Alberto Vilar Is Music Philanthropist
Jan. 28, 2002
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NEW YORK (AP) _ Internet stock guru Alberto Vilar is the world's biggest music philanthropist and he owes that title to his father _ sort of.
Vilar has given away more than $200 million to some of the best in the business: the Metropolitan Opera in New York; the Kennedy Center in Washington; the Kirov in St. Petersburg, Russia; the Berlin Philharmonic; Covent Garden in London, and so on.
But those groups really owe their bigger budgets to Vilar's father, who wouldn't let his son study music when he was a boy in Cuba. Instead, the son went on to make a fortune in business.
``My father was a macho Cuban father. And he said, no son of mine is going to study the violin,'' says Vilar.
Now, four decades after he arrived in the United States as a college student, he presides over Amerindo Investment Advisors Inc., a company that invests in emerging Internet and biotechnology firms.
The 61-year-old Cuban-American is today's high-tech version of the Vanderbilts and Astors, whose philanthropy once dominated New York's genteel high-society era.
Vilar's favorite beneficiaries tend to be the world's top opera companies, and he's friends with singers and conductors who dominate that field. But he also has pledged more than $150 million to medical research and music education.
``A major purpose of philanthropy is to generate giving in others,'' he says.
On the Forbes list of the country's richest 400 people, Vilar ranks No. 236, with a fortune estimated at $1 billion.
The Metropolitan Opera has reaped more than $40 million of his money, staging major productions with his millions.
His friendship with tenor Placido Domingo was followed with a $50 million gift to the Kennedy Center in Washington, where Domingo is artistic director of the opera company. And $14 million from Vilar went to the Los Angeles Opera, where Domingo also is artistic head.
In Beaver Creek, Colo., where Vilar skis and owns three homes, he spent $10 million building the new Vilar Center for the Arts. He was involved in every detail _ including the number of women's restrooms.
``As a man tired of waiting for his date,'' he jokes, he had noticed the long lines at intermissions and insisted on building plenty of facilities.
It took a lifetime to be able to call the shots both in business and music.
Raised in Cuba until age 10, he was a shy boy mesmerized by the sound of the violin. His father, a sugar plantation executive who went bankrupt, refused to let him study music, considering it impractical.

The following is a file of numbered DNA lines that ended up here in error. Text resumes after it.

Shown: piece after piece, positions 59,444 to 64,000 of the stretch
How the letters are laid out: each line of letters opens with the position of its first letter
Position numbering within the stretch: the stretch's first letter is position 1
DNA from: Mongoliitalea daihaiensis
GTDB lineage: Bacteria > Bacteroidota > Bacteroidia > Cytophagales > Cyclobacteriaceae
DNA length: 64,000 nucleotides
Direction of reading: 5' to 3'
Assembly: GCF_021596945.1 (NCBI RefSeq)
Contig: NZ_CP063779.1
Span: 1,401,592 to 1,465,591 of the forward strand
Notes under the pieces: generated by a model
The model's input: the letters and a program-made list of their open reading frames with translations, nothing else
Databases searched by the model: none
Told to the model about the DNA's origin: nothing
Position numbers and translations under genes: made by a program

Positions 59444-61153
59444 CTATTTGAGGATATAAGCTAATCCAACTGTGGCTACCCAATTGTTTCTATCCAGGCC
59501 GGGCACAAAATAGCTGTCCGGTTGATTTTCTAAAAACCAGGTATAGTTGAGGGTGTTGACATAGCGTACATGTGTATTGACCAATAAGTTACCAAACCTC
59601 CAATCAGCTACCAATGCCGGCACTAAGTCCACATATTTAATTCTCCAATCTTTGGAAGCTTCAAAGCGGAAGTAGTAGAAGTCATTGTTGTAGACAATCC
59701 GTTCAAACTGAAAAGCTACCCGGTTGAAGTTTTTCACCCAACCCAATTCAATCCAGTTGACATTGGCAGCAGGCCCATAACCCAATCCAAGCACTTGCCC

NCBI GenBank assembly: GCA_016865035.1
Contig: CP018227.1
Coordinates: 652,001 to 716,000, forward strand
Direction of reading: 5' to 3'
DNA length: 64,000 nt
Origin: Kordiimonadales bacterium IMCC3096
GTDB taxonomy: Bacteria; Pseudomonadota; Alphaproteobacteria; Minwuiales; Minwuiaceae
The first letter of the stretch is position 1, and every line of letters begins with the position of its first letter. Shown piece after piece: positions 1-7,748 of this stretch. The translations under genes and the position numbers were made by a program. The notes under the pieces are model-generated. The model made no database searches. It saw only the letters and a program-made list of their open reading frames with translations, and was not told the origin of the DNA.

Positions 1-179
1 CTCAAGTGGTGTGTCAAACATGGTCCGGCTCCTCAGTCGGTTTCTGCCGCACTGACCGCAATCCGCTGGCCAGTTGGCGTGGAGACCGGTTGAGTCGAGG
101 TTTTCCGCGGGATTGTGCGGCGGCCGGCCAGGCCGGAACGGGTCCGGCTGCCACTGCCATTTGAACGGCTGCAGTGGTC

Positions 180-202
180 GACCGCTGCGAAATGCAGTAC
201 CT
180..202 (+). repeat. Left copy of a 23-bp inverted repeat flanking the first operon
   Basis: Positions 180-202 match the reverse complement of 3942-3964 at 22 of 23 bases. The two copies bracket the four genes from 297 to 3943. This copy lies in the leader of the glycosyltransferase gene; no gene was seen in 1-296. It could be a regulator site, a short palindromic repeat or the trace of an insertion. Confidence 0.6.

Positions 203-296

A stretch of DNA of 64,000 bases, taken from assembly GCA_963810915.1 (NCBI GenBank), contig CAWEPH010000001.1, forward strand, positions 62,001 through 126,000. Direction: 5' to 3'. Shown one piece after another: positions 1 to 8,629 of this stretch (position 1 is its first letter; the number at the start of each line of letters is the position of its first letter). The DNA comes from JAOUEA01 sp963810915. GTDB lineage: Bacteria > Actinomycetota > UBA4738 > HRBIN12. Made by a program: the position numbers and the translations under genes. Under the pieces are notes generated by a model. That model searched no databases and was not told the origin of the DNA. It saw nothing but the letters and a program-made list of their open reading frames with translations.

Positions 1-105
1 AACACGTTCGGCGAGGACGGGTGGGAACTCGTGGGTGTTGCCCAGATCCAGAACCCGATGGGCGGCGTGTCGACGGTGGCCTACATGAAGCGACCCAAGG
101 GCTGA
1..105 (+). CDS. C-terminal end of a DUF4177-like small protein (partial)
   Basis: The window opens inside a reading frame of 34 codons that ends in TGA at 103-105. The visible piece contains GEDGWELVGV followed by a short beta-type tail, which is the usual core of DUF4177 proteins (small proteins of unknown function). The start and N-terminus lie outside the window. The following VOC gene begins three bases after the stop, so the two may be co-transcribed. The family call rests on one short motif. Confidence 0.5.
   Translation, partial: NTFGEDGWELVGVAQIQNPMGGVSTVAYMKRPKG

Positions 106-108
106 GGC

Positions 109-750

His parents divorced and Vilar moved in with his grandmother in Puerto Rico. The boy would spend hours alone in his room listening to recordings of classical masterpieces, conducting for himself.
That infatuation persists. Vilar spends about 100 evenings a year attending opera performances around the world, including many in his regular first-row seat at the Metropolitan Opera house.
He has bankrolled an innovation at the Met _ the electronic ``titles'' that scroll subtly across the backs of the seats, giving listeners translations of foreign lyrics being sung. To do that, Vilar simply bought the failing company that produced the technology. He also financed multilingual ``titles'' for the Vienna State Opera and Britain's Royal Opera House.
His company's profits have helped support the Bayreuth Festival productions of Richard Wagner's operas in Germany, the La Scala opera house in Milan, and the festival in Salzburg, where Vilar has a home.
Vilar won his fortune by investing in upstart companies like Microsoft, AOL, eBay, Cisco and Oracle in the 1980s and '90s. Lured by the risky, new technologies, he started Amerindo.
Last year, when Internet stocks went soft, the company's performance slid by about 50 percent, as did many high-tech stocks. Vilar remained bullish, plunging into cutting-edge companies that help businesses transact with other businesses on the Web _ and pushing Amerindo's returns back up by 30 percent this year.
Even if he stopped giving tomorrow, Vilar has contributed enough to the world's arts to have earned the epitaph he would choose for himself, when the time comes: ``He was very generous.''
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